After seeing these results I thought I would give Kubuntu a go as a permanent installation and see how it deals with real-life tasks. I archived my Arch partition and installed Kubuntu and the same set of software that I have been running on Arch. Now, running the same test as above gives me a result of 12.5-13.0 Watts, which is exactly comparable to what I have had in Kubuntu. It thus appears that a loaded system, even with all the visible applications turned off, still consumes about 0.8 Watts more power than a clean one loaded from a live USB. To sum up:
Clean Kubuntu: 11.8
Used Kubuntu: 12.5-13 (difference of 0.7 or more)
Chakra (i.e. clean Arch): 12.0
Used Arch: 12.8-12.9 (difference of 0.8 or more).

It is thus visible that the difference between the two systems is indeed negligible with Arch consuming the same amount of power as Kubuntu when tested with loaded configurations. Subjectively though, it seems that Kubuntu is using less power under normal use, or at least "calms down" to a lower consumption after load faster than Arch had, but that might only be an impression and there is no way to measure this for sure. I am still anxious to see the power consumption of a clean Arch installation (not Chakra, which is deemed somewhat bloated by some) and I hopefully will, the next time I install Arch.

Finally, another small experiment in this series of tests yielded a rather strange result. Instead of disabling wireless, quitting all the running apps, etc. I decided to see how much power the systems consume right after startup, without any modifications whatsoever. The conditions are as follows: all applications running (Skype, Kopete, qBittorrent), wireless is connected and transmitting something (though nothing in particular is being downloaded). The only tweaks I've done was to set brightness to 50% and suspend the hard drive. The Windows setup essentially runs the same set of similar applications, so a comparison can be made. Results:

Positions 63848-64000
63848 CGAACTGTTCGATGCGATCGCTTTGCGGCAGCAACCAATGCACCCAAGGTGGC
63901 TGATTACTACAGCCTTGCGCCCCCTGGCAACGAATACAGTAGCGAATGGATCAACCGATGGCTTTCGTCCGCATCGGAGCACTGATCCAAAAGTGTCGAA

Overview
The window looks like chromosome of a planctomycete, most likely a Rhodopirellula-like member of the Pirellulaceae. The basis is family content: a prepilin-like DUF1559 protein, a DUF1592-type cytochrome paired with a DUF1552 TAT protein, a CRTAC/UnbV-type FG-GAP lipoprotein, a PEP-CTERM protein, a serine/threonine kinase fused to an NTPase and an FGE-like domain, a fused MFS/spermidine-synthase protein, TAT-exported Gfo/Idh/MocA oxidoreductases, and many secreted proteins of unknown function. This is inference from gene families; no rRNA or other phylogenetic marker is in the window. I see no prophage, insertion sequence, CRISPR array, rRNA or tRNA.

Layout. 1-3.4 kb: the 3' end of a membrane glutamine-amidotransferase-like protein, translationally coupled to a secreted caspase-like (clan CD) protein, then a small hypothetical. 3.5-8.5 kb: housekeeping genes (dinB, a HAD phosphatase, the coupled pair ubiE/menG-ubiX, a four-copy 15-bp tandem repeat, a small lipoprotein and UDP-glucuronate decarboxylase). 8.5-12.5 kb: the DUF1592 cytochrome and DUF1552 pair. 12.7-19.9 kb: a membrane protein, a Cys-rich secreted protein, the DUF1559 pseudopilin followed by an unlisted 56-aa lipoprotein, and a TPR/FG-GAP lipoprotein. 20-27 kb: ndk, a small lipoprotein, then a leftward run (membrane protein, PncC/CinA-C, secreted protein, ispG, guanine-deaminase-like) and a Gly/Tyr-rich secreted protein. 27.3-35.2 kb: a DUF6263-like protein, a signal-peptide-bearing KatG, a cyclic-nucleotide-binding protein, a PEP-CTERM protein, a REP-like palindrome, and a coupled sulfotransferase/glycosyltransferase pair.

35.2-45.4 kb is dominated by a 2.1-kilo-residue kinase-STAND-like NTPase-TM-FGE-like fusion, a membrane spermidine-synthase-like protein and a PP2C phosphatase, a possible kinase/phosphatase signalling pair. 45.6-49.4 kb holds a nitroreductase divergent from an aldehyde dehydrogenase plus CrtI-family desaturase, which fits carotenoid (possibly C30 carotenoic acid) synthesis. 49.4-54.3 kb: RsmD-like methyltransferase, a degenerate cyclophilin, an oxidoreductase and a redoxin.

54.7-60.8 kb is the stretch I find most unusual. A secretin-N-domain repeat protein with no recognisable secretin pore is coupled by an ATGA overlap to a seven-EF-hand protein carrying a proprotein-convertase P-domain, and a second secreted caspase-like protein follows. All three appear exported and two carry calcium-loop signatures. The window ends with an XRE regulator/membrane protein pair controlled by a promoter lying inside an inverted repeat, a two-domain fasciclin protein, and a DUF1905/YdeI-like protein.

Used Kubuntu in the max idle state: 12.5-13
Used Kubuntu in the untouched state: 12.4-12.6
Used Windows in the max idle state: 10.5
Used Windows in the untouched state: 12.5

These results are indeed interesting. It is easy to see that disabling wireless and all running applications makes no difference to Linux whatsoever (while I surely did expect disabling wireless alone to save at least 0.5 Watts of power). In Windows, however, it brings the consumption down by 2 Watts. This leads me to believe that there are some techniques in use in Windows that allow the system to go to a deeper state of sleep once there is nothing to do. For some reason, Linux is incapable of doing the same. However, under normal usage for everyday tasks it seems that both Windows and Linux consume a rather similar amount of power, with Windows' benefit being its ability to go into deeper states of sleep after a high load. Linux seems to be doing it slower and never goes as far down as 10-11 Watts achievable in Windows.

It's difficult to draw any conclusions from these findings. Comparing power consumption of different Linux distributions is a difficult task when the differences are in tenths of a Watt. Comparing Windows and Linux is more difficult still. For now at least, it appears that all Linux systems consume a similar amount of power, however, there is an approximately 0.8 Watt difference between a bare system and a system that has been used for a while and thus has more daemons running. Power consumption under Windows is still the lowest possible, being approximately 1-2 Watts lower than Linux in idle states. Under normal workload however, it seems that the consumption of both systems is similar.